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Most Vivid Memory in the Balkans

Heroes Remember

Most Vivid Memory in the Balkans

Interviewer: What is your most vivid memory of your service there? In the Balkans? That's a very interesting question, a couple things come to mind. I remember going on a hydrofoil believe it or not, from an area called Split, on the Dalmatian coast, with our Head of Mission and a number of other people, with a Croatian flag and a ECMM flag, European Community Monitoring Mission flag, with the clearance to go into Dubrovnik, which was being held by the Croats, but south of that, the Yugoslav Army headquarters and we had permission to go down there, and they wouldn't fire on us. That was interesting, first of all it was fascinating flying, literally flying, in a very fast moving hydrofoil, commercial, but went down there and sure enough we got in, it was not a problem and that stuck in my mind, doesn't sound like much but it was. The other was the helicopter that had been blown out of the sky by a Serbian Mig 21, fired three missiles, two, sorry, one hit the exhaust pipe of the Huey helicopter as it's called and it desintegrated. There was another helicopter there at about 1000 feet, it was what they called a Kiowa, a scout helicopter, as soon as he saw that, he put it on the ground, I mean in a hurry, it was still there. Well the Head of Mission said to the lawyer that was on site, the Dutch lieutenant colonel, he said, " I want the two of you and a Spanish pilot and Ethell I want you to head up the investigation", for the board of inquiry. So we obviously had to go out to the site where the individuals had, first of all the pilot and the co- pilot were decapitated, the rest of their bodies were in what was left of the air craft and the passengers were blown out like a, a blossom really, one over there, one over there, one over there, one over there. That kind of sticks with you and I really needed that like a hole in the head towards the end of my career. I had a number of months to stay there and get over it. We had to go and talk to the Serbian authorities in Belgrade and down in the Behash(sp) where the aircraft came out of, and the explanations that they came up with, " We thought it was a Croatian aircraft painted white with ECMM on the side, but that was their explanation, I think there was another one, but we won't get into that.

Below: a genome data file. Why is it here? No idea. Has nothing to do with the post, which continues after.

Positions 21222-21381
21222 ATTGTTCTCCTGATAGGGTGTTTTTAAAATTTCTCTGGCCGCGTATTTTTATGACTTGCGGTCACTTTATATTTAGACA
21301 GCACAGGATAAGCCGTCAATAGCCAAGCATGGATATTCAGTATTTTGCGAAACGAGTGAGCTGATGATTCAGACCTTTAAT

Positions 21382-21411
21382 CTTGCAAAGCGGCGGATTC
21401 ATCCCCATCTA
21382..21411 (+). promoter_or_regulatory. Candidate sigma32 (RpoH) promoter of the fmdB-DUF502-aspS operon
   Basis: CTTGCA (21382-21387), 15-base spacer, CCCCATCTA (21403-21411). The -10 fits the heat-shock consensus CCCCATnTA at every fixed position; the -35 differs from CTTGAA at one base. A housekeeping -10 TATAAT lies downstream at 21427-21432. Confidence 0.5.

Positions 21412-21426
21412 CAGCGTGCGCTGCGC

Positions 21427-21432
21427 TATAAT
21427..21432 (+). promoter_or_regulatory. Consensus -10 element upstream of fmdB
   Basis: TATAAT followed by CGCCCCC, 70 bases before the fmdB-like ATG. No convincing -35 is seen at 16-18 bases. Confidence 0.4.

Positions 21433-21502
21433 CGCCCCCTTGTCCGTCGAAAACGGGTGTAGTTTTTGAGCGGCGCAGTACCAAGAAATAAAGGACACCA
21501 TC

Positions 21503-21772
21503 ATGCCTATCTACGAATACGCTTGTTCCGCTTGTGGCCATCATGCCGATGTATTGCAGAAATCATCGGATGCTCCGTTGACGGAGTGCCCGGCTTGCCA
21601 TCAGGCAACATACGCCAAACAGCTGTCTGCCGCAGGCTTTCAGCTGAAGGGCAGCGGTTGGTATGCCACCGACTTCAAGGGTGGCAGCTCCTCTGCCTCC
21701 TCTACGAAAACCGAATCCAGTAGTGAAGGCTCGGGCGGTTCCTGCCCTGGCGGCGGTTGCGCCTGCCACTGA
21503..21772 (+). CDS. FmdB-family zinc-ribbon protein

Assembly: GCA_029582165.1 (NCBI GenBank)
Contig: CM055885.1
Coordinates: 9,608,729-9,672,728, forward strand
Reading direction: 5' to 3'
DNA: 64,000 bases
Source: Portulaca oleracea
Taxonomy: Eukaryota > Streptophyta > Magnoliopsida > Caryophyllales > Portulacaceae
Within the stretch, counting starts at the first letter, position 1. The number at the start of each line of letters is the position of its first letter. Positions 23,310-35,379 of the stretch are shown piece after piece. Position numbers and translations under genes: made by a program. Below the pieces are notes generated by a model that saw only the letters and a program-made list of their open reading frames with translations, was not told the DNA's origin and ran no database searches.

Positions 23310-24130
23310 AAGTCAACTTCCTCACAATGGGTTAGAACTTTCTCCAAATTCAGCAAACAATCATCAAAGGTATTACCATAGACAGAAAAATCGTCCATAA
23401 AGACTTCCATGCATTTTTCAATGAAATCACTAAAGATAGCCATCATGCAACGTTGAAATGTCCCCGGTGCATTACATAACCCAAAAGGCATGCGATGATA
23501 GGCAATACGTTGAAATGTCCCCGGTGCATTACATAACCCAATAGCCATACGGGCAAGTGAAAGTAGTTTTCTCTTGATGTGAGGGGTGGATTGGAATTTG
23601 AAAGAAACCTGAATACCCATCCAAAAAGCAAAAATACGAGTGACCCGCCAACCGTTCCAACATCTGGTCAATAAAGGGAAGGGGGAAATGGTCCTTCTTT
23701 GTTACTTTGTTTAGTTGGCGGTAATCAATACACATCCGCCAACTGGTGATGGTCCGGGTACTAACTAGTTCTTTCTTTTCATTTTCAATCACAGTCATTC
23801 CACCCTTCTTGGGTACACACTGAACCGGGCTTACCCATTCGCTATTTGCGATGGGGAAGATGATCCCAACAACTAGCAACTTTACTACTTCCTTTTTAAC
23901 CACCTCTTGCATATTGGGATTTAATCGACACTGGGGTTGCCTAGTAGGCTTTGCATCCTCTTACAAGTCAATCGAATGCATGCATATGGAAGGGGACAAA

Colonel Ethell describes his most vivid memories of being in the Balkans.

Donald Stewart Ethell

Donald Stewart Ethell was born in July 1937 and was raised in Victoria, BC. His father was a Veteran of both the First and Second World Wars. His mother was a nurse. He and his sister attended boarding school because of his parents' jobs and he was only home at Christmas and during the summer. His mother passed away when Mr. Ethell was 10 years old.

When he enlisted, Mr. Ethell joined the Queen's Own Rifles in Calgary. After several years of serving as an infantryman he was recommended for the officer training. Mr. Ethell graduated from the program and rose to the rank of Colonel. He went on to command Canadian, and United Nations, forces in various missions all over the world. In the mid 1990s, Col. Ethell retired with over thirty-five years of distinguished service.

Meta Data
Veterans Affairs Canada
Person Interviewed:
Donald Stewart Ethell
War, Conflict or Mission:
Canadian Armed Forces
Queen's Own Rifles of Canada

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